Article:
!!!JBossESB Messaging Providers
The JBossESB can use any JMS compliant Messaging provider. Currently we have successfully
tested JBossMessaging, JBossMQ, ActiveMQ, Websphere MQ Series (version 5.3 and 6.0) and OracleAQ There is no reason that any other JMS provider would not work. We simply did not have time
to validate more then these for now.
How can I configure them?
JMSListeners and JMSGateways can be configured to listen to a Queue or Topic. For
this you can use the following parameters in their configuration (jbossesb-listener.xml
Furthermore you will need to add the client jms jars of the JMSprovider
you want to use to the classpath.
For some (all?) of the JMS vendors, you can integrate them into JBoss such that the JNDI tree natively used by JBoss is also where the JMS connection factories and queues are stored. In that scenario, you simply follow the instructions for JBossMQ / JBossMessaging below. Instructions on how to integrate a 3rd party JMS vendor in this way is not provided here but you should be able to find instructions with that vendor.
In the following sections we will assume that your JMS provider runs on 'localhost',
that the connection-factory is 'ConnectionFactory', that we are listenening to a
destination-type 'queue' and that it's name is 'queue/A'.
Note: Each JMSListener and JMSGateway can be configured to use it's
own JMS provider, so you can use more then one provider in your
JBossMQ or JBossMessaging
The settings for JBossMQ and JBossMessaging are identical and you should set the
jndi-context-factory="org.jnp.interfaces.NamingContextFactory" connection-factory="ConnectionFactory" destination-type="queue" destination-name="queue/A"
For JBossMQ you should have jbossmq-client.jar,
In your classpath. Not that this jar is included in jbossall-client.jar, which can be
found in lib/ext. For JBossMessaging it should be jboss-messaging-client.jar
While -for now- the JBossMQ is the default JMS provider in JBossAS, you can also
use JBossMessaging. To setup JBossMessaging see the [screenshot document|
Note that the standalone esb-server is preconfigured with JBossMessaging.
For ActiveMQ you should set the parameters to:
jndi-URL="tcp://localhost:61616" jndi-contextfactory="org.apache.activemq.jndi.ActiveMQInitialContextFactory" connection-factory="ConnectionFactory" destination-type="queue" destination-name="queue/A"
In your classpath you should have activemq-core-4.x and backport-util-concurrent-2.1.jar
Both jars can be found in lib/ext/jms/activemq. We tested with version 4.1.0-
Websphere MQ Series
For Websphere MQ Series you should set the parameters to:
jndi-URL="localhost:1414/SYSTEM.DEF.SVRCONN" jndi-contextfactory="com.ibm.mq.jms.context.WMQInitialContextFactory" connection-factory="ConnectionFactory" destination-type="queue" destination-name="QUEUEA"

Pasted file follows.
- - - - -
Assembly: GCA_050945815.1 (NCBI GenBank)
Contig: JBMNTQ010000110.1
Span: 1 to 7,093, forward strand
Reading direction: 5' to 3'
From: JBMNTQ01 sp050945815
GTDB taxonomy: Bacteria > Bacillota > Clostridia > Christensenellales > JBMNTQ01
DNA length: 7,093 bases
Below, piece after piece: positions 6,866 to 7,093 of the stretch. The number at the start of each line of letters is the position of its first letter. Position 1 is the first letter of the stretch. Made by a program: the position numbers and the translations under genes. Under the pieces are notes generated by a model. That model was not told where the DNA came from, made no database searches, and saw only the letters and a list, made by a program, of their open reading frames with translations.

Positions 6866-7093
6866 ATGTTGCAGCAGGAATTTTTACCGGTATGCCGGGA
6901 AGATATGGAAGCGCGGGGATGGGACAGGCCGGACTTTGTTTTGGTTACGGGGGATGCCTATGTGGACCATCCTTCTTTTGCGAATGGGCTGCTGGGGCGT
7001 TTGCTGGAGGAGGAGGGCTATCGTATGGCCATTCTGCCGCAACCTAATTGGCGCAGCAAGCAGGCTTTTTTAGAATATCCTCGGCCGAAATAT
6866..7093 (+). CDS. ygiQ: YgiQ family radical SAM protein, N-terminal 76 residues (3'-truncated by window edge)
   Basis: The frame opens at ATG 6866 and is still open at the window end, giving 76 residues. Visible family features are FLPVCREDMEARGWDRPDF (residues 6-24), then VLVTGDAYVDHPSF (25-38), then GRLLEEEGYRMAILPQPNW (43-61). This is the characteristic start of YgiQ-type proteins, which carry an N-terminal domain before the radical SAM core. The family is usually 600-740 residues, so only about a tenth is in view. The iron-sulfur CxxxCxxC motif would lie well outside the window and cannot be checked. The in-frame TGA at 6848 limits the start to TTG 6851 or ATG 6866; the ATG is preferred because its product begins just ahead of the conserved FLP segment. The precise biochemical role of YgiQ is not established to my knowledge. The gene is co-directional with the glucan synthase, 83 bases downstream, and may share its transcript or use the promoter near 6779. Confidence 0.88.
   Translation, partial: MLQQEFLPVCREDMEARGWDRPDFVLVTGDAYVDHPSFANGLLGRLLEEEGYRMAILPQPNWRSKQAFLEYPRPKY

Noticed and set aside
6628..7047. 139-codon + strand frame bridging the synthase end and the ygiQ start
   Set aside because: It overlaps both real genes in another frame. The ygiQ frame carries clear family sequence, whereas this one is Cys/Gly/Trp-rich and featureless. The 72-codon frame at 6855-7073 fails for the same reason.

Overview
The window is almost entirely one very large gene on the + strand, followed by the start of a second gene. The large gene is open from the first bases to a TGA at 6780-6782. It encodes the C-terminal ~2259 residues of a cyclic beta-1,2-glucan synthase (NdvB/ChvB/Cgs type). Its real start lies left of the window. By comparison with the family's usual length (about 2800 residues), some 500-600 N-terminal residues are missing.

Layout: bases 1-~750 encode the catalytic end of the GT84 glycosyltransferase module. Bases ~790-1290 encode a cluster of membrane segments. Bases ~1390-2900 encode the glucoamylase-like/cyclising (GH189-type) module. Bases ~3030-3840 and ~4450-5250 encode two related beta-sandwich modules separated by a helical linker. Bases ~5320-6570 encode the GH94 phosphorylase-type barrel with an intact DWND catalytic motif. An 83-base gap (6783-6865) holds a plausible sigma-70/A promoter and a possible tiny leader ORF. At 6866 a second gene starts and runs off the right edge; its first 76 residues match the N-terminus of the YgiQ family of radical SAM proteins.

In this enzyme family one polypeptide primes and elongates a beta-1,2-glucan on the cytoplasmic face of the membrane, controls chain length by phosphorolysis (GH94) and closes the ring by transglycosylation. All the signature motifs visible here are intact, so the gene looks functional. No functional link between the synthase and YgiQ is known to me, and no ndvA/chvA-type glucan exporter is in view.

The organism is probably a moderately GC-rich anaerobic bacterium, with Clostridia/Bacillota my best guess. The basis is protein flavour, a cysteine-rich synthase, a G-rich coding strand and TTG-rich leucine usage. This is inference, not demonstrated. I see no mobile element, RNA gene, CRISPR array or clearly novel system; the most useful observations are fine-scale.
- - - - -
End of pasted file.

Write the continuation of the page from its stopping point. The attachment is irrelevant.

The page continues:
Note: Websphere likes all CAPS queue names and no slashes (QUEUEA),
and the name of the Queue Manager in MQ should match what the value
of 'connection-factory' is (or bind this name to JNDI). In our case we
created a Queue Manager named �ConnectionFactory�.
On your classpath you should have com.ibm.mq.pcf.jar, mqcontext.jar
and the client jars: com.ibm.mq.jar, com.ibm.mqjms.jar.
Please note that the client jars differ between MQ 5.3 and MQ 6.0. However the 6.0
jars should be backward compatible. The jars are not open source, and are therefor not
provided by us. You will have to obtain them from your WAS and MQ installs.
Also note that you may get the following exception when running MQ 6.0, which can
be fixed by adding the user that runs the jbossesb to the mqm group:
Note that for MQ 6.0:
Unable to get a MQ series Queue Manager or Queue Connection. Reason: failed to create connection --javax.jms. JMSSecurityException: MQJMS2013: invalid security authentication supplied for MQQueueManager
Explanation: There is a problem with user permissions or access.
Tip: Make sure the user accessing MQ Queue Manager is part of the mqm group.
For Oracle AQ you should set the parameters to:
and use the following properties:
<property name="java.naming.factory.initial" value="org.jboss.soa.esb.oracle.aq.AQInitialContextFactory"></property> <property name="java.naming.oracle.aq.user" value="<user>"/> <property name="java.naming.oracle.aq.password" value="<pw>"/> <property name="java.naming.oracle.aq.server" value="<server>"/> <property name="java.naming.oracle.aq.instance" value="<instance>"/> <property name="java.naming.oracle.aq.schema" value="<schema>"/> <property name="java.naming.oracle.aq.port" value="1521"></property> <property name="java.naming.oracle.aq.driver" value="thin"></property>
You may notice the reference to the InitialContext factory. You only need this is if
you want to avoid OracelAQ to register its queues with an LDAP. The
AqinitialContextFactory references code in a plugin jar that you can find in the
plugins/org.jboss.soa.esb.oracle.aq direct ory. The jar is called
org.jboss.soa.esb.oracle.aq-4.2.jar and you will have to deploy it to the
Note that when creating a Queue in Oracle AQ make sure to select a payload type of
For a sample you can check the samples/quickstarts/helloworld_action/oracle-aq
directory for an example jboss-esb. xml configuration file.